If you’ve read Sherlock Holmes, you’ll know how Dr. Watson is forever saying he can’t reveal the protagonist’s true identity because (for example) the peace of nations lies finely balanced and would be placed at risk.
So it is here.
And you’ll see how I am putting down this tale in a hidden area of our website, far away from prying eyes and gossiping lips.
Therefore read it carefully, because I have taken great technical care to hide its existence.
Because the truth is, I can only tell you the bare outlines of this incident.
It would not do if it fell into the wrong hands.
A ‘diplomatic incident’ would ensue.
Because I’m not joking here.
Now a moment ago we were discussing how to shade a piece of glass so it was light green at one end and dark at the other.
I mentioned three ways and said there was another.
And so there is.
Here’s the story and you’ll understand.
Colour: a true story
Sometime in our career at Williams & Byrne (forgive me: I must be vague about when this happened) a client (who must be nameless) asked us to reproduce a very complicated image (which I cannot describe) in stained glass.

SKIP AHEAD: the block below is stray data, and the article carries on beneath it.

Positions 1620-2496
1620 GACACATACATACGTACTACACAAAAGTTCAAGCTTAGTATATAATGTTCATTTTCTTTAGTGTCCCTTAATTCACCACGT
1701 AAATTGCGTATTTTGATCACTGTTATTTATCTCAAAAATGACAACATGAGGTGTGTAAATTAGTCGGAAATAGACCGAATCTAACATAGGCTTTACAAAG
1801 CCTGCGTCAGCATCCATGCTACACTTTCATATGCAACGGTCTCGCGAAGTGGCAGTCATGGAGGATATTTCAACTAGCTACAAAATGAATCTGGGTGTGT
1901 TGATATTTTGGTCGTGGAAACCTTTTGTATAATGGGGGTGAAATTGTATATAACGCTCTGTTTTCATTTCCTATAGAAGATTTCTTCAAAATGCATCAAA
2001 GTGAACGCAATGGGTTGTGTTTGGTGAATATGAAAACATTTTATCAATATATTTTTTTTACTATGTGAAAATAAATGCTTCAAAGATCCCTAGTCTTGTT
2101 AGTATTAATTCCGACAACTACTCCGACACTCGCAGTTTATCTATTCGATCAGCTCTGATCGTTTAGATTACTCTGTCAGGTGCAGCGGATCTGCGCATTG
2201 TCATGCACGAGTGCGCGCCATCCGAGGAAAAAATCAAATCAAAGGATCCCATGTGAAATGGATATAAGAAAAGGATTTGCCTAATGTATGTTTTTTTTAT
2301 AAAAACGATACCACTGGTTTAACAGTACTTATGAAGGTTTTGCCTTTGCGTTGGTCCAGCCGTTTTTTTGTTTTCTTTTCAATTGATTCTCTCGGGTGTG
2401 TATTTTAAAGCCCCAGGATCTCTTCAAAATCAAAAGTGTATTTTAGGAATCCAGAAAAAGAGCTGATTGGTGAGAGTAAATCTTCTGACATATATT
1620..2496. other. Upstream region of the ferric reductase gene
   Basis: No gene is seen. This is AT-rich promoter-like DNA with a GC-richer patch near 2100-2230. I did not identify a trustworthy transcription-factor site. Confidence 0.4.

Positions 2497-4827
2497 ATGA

The image was a modern one.
The client had specifically commissioned the artist – and I do mean ‘artist’: not just someone who calls himself an artist and hopes the quality of their work will thereby magically increase and be remembered down the centuries – to paint this modern image for him with the express intention he (the client) would then ask us (Williams & Byrne) to render this image in stained glass.
(We get all kinds of enquiries, and so long as people pay a fair rate for top-quality work, we don’t care about much else.)
We discussed terms, struck an agreement, accepted payment and set to work.
First, David worked on the artist’s original scale design so it was (a) full size, and (b) something we could use to paint from.
Yes, those of you who don’t draw, this is an important point because you must be aware that to make a painted stained glass image work, you need a design that informs you how to paint it.
And an image made by someone who’s ignorant of stained glass painting is no good, no good at all.
That’s why David re-drew the original image. Not just to make it larger. But also to guarantee it worked on glass.
The glass – such lovely glass …